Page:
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Scalp Micropigmentation (SMP) Is Fine, Just Don’t Call It A Hair Tattoo Clinic

We often hear clients refer to Scalp Micropigmentation or SMP as a “hair tattoo.” Now this is understandable because a) hair tattoo just rolls off the tongue a little easier and b) well that’s what it is, right? Well, wrong. While both SMP and tattooing use a machine with needles to inject ink into the skin, everything else is different; so let’s discuss the distinctions between the two.

  1. Training: firstly, every state in the U.S.A. has different requirements and artists of either discipline must check with their local ordinances to see what is needed. Tattoo artists tend to face stricter regulations than SMP artists do. Many will serve as apprentices to a more experienced artist for years before getting their own chair. SMP artists typically get trained and are on their own from the start no apprenticeship required. This less stringent approach means there are many unqualified SMP technicians out there, so be careful when choosing!
  2. Equipment: some SMP machines do look like tattoo guns. That’s because many were adapted from tattoo equipment. The machines we use at Ahead Ink SMP Clinic do not resemble tattoo guns at all. That’s because they were adapted from Permanent Make-up (PMU) equipment, and are made specifically for use on the scalp. There’s a major advantage to this, and we will discuss it further in the next point, Depth.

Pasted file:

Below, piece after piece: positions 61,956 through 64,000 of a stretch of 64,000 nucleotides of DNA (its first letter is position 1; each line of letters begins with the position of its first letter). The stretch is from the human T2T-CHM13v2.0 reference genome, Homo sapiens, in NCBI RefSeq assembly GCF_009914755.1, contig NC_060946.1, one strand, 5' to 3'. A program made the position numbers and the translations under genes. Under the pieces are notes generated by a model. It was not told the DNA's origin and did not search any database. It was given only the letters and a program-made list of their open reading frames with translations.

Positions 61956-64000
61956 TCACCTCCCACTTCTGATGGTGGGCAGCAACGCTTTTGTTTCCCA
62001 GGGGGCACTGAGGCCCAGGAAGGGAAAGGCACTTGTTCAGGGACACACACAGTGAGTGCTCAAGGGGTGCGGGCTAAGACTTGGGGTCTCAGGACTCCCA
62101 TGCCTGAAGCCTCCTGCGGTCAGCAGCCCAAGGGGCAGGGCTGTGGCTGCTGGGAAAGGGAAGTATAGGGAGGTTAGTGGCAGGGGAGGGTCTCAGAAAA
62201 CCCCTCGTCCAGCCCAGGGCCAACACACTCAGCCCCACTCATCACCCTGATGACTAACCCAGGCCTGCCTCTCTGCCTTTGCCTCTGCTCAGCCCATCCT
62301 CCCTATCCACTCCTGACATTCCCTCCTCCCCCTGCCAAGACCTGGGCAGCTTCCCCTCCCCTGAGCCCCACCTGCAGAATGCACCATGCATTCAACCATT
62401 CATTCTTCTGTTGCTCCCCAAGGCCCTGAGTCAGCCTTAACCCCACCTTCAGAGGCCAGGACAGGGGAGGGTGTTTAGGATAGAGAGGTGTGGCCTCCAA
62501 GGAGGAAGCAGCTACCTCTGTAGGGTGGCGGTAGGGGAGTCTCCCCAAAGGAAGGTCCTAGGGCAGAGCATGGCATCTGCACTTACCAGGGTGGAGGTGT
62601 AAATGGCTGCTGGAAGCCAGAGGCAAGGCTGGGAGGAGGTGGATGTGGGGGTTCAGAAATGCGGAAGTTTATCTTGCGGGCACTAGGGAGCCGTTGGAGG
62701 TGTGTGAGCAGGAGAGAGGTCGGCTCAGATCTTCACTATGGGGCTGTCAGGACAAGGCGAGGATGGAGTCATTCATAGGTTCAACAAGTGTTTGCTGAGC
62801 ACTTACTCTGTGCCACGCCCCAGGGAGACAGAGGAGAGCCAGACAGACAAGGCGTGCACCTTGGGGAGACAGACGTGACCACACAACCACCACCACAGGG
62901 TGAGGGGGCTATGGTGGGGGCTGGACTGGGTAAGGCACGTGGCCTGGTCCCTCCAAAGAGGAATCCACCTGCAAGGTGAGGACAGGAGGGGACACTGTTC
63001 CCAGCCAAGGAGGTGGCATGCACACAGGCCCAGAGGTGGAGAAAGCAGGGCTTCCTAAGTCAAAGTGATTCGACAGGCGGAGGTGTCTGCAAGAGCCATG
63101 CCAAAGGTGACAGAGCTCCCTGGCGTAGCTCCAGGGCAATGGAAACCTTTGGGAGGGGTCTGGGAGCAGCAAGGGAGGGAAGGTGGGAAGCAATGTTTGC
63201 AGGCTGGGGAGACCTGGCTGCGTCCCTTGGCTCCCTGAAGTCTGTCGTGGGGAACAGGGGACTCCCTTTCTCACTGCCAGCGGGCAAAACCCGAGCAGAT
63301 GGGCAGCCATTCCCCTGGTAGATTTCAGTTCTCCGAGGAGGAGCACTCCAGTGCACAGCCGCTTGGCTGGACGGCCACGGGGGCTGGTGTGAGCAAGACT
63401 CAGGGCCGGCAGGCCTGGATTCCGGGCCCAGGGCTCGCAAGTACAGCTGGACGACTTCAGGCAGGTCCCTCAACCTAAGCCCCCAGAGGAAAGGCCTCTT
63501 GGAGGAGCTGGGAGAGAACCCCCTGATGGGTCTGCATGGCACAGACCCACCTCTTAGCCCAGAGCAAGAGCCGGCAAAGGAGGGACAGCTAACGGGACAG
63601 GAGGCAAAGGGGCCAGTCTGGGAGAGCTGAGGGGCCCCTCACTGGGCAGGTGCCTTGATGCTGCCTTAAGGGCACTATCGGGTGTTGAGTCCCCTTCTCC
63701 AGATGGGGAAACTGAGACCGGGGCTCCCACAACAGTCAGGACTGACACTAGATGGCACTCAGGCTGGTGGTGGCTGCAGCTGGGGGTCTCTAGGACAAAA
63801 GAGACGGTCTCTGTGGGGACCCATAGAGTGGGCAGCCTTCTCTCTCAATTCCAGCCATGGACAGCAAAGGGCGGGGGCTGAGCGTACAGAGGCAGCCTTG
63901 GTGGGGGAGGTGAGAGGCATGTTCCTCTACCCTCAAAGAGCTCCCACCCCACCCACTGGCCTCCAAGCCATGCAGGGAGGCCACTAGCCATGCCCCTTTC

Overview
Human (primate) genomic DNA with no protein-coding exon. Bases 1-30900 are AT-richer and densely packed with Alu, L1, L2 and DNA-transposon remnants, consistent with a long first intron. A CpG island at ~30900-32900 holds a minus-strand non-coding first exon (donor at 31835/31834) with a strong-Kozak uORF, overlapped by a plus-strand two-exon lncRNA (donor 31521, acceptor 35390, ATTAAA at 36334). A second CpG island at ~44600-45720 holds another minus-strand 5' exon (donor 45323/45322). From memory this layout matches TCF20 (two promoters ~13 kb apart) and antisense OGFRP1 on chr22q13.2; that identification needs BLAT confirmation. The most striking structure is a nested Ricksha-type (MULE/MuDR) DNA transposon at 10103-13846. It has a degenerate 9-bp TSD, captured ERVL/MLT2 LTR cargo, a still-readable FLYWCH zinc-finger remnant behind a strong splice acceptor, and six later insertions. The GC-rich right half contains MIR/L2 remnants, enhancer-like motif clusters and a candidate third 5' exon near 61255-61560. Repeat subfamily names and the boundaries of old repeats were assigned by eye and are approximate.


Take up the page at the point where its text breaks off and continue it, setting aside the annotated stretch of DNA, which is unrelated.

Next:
3. Depth: Your skin is made up of layers—epidermis, dermis, subcutaneous. SMP artists should be working in the epidermis (top layer) because it’s going to shed and regenerate. This means that over time the pigment will fade and disappear which ensures the product can always be safely freshened up with touch-up procedures. Tattoo artists work into the dermis. Depositing ink into this layer means the artwork will remain permanently. Ahead Ink’s equipment has a safeguard that ensures the needle is set to work consistently at .5mm (epidermis). This means the artist doesn’t have to worry about injecting too deep which can result in the pigment blowing out/migrating and the micro dots will stay nice and small. 
  4. Pigment/Ink: tattoo ink is designed to be permanent with vibrant colors, whereas SMP pigment should breakdown and expel over time. If we were to take tattoo ink and put it under a microscope we’d see all of the particles that make up the pigment would be 20 plus microns in size. They would also be various shapes. These two factors mean the particles will sit permanently in the dermis. If we did the same with the pigment we use at Ahead Ink you’d see something totally different. The SMP pigment would be 15 microns in size and all perfectly round in shape. This size and shape means the particles are able to slip through the cells walls and be “eaten” by the bodies defense system. They are then expelled through natural processes. 
  5. Needles: Tattoo artists are creating something decorative. This requires specific needle types and techniques. Sometimes a tattoo artist is drawing a portrait, sometimes they are writing a name. They can utilize Round Liners, Round Shaders, Magnum Shaders, Curved Magnum Shaders, Flat Shaders and Double Stacks, to do this. By contrast, SMP artists typically use two types of needles: Single point or triple point. The former is for lighter applications (very light skinned clients or those looking for a soft result). The latter leaves a more robust microdot impression and is the more popular needle choice among the two.